It’s important to note, however, that most miscarriages cannot be pinned to a specific behavior or lifestyle factor. Miscarriage is a natural and, in most cases, unpreventable phenomenon, and loss is rarely the “fault” of the pregnant person.

Can poor sperm health contribute to miscarriage?

Miscarriages are not only affected by factors involving the mother; there may be paternal causes, too.

Sperm DNA damage and miscarriage

The primary job of sperm is to carry DNA to combine with the egg, creating a unique genetic code for the offspring that incorporates genes from both parents. The DNA carried by sperm is fragile; it can be damaged or broken, a condition known as “sperm DNA fragmentation.”

Research indicates that sperm with DNA damage can, in some instances, still fertilize an egg. However, this may lead to impaired embryo quality and greater chances of miscarriage. Sperm DNA fragmentation may be caused by:

  • cell death during sperm production
  • free radical damage
  • cancer treatments like chemotherapy
  • environmental or lifestyle factors, such as smoking

A 2012 meta-analysis linked sperm DNA fragmentation to miscarriage, finding that people with increased amounts of damaged sperm had higher miscarriage rates than those with low DNA damage. A study from 2018 also showed lower sperm motility (the ability of sperm to move properly), increased sperm DNA fragmentation, and more free radicals in the group of men whose partners had had a miscarriage.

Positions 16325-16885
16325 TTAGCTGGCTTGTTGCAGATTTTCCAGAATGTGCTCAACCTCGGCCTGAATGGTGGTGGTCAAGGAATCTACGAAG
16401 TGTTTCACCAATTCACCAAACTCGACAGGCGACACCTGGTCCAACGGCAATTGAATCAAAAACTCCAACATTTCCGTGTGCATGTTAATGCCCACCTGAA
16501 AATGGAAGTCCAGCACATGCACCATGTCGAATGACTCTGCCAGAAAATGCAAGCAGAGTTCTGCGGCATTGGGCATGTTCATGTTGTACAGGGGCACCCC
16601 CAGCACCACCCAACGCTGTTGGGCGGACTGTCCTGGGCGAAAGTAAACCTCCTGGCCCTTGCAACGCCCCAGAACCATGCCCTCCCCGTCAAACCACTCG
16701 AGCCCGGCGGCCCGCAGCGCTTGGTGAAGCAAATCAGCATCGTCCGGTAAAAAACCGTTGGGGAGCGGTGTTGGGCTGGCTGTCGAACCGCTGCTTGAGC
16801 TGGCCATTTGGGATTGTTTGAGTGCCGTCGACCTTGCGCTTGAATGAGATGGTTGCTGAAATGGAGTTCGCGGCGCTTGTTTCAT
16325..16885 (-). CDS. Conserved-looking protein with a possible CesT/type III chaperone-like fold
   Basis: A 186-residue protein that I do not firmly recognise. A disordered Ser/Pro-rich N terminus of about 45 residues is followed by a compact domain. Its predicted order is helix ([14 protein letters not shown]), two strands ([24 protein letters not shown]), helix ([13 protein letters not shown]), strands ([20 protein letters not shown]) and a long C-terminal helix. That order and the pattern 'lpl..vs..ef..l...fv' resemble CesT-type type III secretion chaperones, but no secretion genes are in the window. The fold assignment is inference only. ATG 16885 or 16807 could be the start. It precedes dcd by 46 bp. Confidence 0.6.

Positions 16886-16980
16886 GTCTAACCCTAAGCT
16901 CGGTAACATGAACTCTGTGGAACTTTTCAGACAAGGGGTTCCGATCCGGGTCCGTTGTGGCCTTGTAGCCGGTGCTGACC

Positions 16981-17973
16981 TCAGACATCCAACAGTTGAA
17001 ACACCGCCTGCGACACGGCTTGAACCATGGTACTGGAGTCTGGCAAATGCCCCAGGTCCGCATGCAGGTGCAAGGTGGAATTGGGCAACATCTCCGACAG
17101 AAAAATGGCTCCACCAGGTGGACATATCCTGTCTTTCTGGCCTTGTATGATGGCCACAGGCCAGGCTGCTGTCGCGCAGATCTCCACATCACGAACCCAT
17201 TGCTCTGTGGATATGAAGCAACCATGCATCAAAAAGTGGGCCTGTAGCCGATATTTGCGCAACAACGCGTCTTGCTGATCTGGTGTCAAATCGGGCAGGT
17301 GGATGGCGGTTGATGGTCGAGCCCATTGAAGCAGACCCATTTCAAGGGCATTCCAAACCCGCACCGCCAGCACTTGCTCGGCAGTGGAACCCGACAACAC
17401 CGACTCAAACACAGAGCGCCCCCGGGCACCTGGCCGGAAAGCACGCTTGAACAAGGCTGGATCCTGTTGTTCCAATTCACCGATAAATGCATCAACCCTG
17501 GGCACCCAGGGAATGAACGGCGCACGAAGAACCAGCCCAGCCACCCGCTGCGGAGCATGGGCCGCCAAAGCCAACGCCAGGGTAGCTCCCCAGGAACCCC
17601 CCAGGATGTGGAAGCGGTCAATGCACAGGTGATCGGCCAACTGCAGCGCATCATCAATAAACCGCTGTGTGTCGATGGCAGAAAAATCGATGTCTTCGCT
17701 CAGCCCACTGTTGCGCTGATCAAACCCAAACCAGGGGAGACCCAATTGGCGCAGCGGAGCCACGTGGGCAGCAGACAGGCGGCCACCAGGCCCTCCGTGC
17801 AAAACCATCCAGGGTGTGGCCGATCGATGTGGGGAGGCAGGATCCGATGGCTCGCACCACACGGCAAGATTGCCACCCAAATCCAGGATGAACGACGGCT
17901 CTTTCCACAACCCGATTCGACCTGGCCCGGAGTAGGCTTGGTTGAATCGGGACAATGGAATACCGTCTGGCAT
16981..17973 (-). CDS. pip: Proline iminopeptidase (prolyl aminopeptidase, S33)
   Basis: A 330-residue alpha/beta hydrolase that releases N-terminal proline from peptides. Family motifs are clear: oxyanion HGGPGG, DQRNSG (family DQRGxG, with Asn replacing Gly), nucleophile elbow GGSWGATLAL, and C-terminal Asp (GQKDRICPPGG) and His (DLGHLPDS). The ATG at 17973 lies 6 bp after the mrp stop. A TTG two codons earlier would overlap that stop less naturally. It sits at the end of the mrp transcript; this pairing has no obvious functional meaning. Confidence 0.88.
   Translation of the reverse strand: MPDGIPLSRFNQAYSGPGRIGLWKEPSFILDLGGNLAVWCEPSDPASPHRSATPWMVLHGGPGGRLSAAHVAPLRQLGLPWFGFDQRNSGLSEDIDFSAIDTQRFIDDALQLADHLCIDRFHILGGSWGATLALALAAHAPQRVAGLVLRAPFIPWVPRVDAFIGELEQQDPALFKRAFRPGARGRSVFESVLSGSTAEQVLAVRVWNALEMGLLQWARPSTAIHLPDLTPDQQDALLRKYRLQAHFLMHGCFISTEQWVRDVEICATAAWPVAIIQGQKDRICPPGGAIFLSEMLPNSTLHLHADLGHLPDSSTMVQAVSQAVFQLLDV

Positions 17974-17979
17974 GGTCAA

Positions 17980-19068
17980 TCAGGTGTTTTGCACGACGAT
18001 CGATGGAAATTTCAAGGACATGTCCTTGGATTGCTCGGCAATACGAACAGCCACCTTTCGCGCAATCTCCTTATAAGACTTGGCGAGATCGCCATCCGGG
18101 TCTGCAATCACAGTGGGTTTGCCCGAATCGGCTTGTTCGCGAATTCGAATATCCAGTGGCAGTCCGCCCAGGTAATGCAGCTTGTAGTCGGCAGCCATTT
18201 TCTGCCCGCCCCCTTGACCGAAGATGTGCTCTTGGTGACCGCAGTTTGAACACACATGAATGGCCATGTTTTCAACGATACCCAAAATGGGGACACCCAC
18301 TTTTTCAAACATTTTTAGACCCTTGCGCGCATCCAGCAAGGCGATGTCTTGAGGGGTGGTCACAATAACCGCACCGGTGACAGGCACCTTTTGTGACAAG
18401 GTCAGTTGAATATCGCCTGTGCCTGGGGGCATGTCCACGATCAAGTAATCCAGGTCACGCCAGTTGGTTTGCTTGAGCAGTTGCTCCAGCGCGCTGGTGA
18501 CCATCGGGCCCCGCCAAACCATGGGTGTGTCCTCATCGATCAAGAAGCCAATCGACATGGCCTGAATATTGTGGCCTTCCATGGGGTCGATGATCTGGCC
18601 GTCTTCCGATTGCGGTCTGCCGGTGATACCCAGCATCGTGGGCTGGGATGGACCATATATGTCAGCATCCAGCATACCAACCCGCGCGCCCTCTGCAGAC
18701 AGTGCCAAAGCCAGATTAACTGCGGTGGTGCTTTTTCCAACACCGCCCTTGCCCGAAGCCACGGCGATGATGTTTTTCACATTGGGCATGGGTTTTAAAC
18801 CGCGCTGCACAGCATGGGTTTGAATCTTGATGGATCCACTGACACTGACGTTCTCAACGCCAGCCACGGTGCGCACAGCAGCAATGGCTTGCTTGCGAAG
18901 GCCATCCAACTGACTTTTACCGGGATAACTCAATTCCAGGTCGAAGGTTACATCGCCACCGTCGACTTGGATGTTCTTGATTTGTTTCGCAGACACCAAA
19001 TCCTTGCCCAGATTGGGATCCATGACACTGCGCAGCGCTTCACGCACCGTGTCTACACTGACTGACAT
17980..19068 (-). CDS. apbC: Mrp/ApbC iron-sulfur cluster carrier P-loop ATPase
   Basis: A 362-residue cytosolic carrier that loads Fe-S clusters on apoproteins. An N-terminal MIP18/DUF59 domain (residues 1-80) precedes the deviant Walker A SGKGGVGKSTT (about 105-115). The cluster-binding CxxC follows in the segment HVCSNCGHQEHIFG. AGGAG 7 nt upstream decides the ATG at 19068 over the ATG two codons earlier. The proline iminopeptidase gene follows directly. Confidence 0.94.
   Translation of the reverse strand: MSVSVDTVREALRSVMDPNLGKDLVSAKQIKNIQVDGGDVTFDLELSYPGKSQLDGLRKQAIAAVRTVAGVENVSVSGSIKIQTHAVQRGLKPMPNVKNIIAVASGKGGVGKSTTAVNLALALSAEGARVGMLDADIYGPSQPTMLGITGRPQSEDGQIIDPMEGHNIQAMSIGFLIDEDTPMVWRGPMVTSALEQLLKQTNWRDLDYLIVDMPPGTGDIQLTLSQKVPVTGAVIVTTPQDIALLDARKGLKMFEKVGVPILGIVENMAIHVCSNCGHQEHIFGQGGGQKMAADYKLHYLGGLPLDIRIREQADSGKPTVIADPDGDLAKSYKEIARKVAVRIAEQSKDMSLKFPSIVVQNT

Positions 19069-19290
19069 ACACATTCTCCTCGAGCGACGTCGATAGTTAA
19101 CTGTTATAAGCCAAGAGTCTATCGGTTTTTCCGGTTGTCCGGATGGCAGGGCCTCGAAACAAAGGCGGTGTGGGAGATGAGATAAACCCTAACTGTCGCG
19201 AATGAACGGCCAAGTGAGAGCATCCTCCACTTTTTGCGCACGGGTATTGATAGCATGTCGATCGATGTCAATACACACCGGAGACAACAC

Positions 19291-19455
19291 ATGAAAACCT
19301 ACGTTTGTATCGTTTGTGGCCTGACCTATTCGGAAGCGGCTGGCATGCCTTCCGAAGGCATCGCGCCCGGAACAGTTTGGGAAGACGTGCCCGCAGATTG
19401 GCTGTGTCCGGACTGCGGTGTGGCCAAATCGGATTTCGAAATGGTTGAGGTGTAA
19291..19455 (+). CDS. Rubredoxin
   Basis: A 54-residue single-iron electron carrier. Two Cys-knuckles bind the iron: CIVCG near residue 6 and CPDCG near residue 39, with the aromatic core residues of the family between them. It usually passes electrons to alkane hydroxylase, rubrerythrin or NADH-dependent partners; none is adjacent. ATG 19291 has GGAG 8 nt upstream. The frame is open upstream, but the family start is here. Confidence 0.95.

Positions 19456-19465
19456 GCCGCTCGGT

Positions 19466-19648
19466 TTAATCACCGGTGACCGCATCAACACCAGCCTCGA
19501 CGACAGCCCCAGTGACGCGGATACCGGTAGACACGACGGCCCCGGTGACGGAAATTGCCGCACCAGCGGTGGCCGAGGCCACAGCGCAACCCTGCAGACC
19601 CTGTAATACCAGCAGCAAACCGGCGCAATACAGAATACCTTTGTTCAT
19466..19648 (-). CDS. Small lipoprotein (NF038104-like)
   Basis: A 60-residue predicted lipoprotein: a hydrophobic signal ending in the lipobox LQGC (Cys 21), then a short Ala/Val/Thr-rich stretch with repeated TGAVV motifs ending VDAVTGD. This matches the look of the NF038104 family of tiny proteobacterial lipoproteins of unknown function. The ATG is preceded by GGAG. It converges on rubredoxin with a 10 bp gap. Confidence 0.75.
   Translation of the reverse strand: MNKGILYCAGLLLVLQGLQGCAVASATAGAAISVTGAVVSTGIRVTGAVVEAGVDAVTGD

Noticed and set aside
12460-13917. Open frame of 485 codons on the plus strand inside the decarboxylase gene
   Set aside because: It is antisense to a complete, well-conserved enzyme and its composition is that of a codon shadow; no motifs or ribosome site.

Sperm DNA damage and recurrent miscarriage

Research into the link between sperm DNA damage and recurrent miscarriage is mixed. One recent study found that men whose partners experienced recurrent pregnancy loss had higher average sperm DNA fragmentation than the control group. These men also had lower sperm motility and decreased normal morphology (the size and shape of sperm). The study suggested that reproductive assessments (semen analysis and sperm DNA fragmentation testing) of male partners may be useful in cases of recurrent miscarriage.